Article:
Successful completion of Literature 1A, 1B and Literature 2 or equivalent.
Literature 3B is a survey course, covering developments in British poetry and prose fiction during the eighteenth-century. The works in question will be read within various aesthetic and historical contexts and will be discussed in light of key concepts such as enlightenment, reason, decorum, the self, faith, the public sphere, sensibility and the imagination. Because the novel is such a dominant literary form in our time, extra attention will be paid to the genesis and development of this genre in the course of the eighteenth century. Other topics covered are stylistic and thematic developments from Neoclassicism through Sensibility towards Romanticism.
By the end of the course students will have a firm general knowledge and understanding of the major stylistic, structural and thematic developments in eighteenth-century British literature, within various historical contexts. They will also have further developed their academic research and writing skills.
The timetable will be available by June 1st on the website
Mode of instruction
A weekly two-hour seminar
A 1200-1500 word essay, containing a small research component and presented according to the MLA stylesheet (20%) A mid-term exam during the October study/exam week (40%) An end-of-term exam during the December exam week (40%) The resit exam (combining both the mid- and end-of-term exams) for this course will be in January 2013 ### Blackboard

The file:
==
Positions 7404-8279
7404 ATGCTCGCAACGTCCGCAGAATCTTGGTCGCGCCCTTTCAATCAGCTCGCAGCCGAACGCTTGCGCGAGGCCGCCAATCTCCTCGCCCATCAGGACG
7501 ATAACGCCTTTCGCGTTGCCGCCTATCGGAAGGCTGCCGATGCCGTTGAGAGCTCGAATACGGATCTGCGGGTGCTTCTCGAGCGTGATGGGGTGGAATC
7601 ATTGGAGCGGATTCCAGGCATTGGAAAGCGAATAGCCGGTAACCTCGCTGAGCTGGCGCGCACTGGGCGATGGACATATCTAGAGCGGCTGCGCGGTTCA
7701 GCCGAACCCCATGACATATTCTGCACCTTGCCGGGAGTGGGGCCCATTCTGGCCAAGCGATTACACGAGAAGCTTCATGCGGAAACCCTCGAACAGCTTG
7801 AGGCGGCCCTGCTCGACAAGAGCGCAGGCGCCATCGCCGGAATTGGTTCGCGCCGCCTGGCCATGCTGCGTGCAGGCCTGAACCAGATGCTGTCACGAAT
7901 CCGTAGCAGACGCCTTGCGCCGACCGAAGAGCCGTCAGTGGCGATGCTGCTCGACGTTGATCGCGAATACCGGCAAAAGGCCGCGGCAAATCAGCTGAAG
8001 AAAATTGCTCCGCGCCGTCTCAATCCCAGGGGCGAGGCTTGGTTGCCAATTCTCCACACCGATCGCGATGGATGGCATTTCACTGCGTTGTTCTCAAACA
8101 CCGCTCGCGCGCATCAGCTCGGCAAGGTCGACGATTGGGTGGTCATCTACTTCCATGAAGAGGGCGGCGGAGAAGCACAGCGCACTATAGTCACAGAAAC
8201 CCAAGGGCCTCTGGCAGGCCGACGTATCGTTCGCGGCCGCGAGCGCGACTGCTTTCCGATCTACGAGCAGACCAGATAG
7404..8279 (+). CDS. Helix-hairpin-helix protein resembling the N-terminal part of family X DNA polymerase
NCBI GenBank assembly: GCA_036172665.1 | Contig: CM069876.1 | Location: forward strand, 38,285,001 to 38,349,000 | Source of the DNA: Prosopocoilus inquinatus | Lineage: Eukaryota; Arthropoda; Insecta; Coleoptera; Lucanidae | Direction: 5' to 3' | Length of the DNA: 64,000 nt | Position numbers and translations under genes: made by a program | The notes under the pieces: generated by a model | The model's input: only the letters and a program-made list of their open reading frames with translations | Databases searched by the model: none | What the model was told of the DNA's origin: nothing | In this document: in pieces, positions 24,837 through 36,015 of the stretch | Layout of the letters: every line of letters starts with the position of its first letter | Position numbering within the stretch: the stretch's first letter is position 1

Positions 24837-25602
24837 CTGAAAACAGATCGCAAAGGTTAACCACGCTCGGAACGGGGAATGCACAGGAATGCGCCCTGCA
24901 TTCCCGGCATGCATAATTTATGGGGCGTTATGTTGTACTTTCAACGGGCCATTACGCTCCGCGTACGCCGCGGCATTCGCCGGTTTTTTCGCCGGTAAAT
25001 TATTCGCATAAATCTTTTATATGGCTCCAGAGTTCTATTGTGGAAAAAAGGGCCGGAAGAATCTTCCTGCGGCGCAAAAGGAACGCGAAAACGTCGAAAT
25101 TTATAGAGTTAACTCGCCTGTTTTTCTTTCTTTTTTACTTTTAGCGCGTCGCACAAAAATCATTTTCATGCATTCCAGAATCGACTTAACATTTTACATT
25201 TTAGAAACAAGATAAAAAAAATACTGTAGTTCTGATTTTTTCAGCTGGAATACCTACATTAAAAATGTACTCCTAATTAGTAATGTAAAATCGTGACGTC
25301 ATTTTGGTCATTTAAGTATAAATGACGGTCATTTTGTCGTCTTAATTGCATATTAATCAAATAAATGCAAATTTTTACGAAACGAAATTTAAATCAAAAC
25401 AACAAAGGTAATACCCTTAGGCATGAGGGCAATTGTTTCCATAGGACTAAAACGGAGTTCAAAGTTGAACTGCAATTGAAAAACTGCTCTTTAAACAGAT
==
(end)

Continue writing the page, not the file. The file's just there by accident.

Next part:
Blackboard will be used to make various study materials available to students and to post announcements. See Blackboard
Daniel Defoe, Robinson Crusoe (Penguin)
Henry Fielding, Joseph Andrews (Oxford World’s Classics)
William Godwin, Caleb Williams (Penguin)
Stephen Greenblatt et al (eds.), The Norton Anthology of English Literature, 8th edition, Vol. I and II; or, Volume C en D (New York/London: Norton, 2005)
Sharon Hamilton, Essential Literary Terms (Norton)
Ann Radcliffe, A Sicilian Romance (Oxford World’s Classics)
Samuel Richardson, Pamela (Oxford World’s Classics)
Students should register through uSis. Exchange students cannot register through uSis, but must see the director of studies and register with her. If you have any questions, please contact the departmental office, tel. 071 5272144 or mail: email@example.com.
Exchange and Study Abroad students, please see the Study in Leiden website for information on how to apply
Registration Studeren à la carte and Contractonderwijs
Departmental Office English Language and Culture, P.N. van Eyckhof 4, room 102C. Tel. 071 5272144; mail: firstname.lastname@example.org.
Co-ordinator of Studies: Ms T.D. Obbens, MA, P.N. van Eyckhof 4, room 103C.